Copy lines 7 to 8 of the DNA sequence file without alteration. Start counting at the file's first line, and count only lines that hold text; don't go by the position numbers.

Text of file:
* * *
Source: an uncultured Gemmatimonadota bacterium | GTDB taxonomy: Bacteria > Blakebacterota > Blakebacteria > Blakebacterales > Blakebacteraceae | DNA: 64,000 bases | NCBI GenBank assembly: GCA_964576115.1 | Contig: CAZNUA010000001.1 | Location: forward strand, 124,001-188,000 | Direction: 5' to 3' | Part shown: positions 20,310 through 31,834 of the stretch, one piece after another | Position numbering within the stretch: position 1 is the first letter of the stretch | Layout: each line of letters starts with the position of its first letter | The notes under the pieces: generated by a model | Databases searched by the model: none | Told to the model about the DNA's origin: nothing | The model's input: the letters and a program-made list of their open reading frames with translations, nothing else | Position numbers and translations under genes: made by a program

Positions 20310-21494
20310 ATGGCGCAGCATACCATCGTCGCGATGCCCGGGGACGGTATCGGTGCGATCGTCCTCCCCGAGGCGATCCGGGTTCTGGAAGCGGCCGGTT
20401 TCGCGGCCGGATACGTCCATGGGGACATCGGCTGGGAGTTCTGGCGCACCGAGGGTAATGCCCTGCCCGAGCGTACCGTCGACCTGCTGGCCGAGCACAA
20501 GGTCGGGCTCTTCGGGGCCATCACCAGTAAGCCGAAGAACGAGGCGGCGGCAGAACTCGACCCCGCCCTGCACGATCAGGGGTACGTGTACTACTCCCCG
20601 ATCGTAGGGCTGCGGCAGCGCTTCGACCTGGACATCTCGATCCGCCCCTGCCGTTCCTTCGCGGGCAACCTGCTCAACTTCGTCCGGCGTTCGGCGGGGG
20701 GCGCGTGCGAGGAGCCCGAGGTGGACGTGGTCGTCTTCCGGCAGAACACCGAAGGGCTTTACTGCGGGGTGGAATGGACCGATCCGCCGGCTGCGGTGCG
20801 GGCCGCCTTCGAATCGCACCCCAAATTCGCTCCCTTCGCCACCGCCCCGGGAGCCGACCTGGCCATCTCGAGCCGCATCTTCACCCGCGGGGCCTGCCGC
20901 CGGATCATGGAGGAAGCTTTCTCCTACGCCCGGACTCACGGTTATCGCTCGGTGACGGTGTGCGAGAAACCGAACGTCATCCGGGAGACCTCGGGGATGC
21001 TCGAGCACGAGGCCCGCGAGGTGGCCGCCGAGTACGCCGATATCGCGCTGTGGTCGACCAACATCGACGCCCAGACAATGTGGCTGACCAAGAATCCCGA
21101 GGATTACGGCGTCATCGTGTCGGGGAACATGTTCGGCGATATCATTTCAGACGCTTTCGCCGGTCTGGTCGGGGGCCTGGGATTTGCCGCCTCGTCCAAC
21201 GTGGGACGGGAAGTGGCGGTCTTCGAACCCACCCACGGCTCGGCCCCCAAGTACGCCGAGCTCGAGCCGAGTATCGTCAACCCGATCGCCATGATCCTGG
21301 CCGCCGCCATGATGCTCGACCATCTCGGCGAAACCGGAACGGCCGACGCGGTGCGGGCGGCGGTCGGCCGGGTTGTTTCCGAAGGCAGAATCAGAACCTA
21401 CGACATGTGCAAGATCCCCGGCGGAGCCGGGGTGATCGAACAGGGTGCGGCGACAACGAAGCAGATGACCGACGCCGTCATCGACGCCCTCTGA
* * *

20701 GCGCGTGCGAGGAGCCCGAGGTGGACGTGGTCGTCTTCCGGCAGAACACCGAAGGGCTTTACTGCGGGGTGGAATGGACCGATCCGCCGGCTGCGGTGCG
20801 GGCCGCCTTCGAATCGCACCCCAAATTCGCTCCCTTCGCCACCGCCCCGGGAGCCGACCTGGCCATCTCGAGCCGCATCTTCACCCGCGGGGCCTGCCGC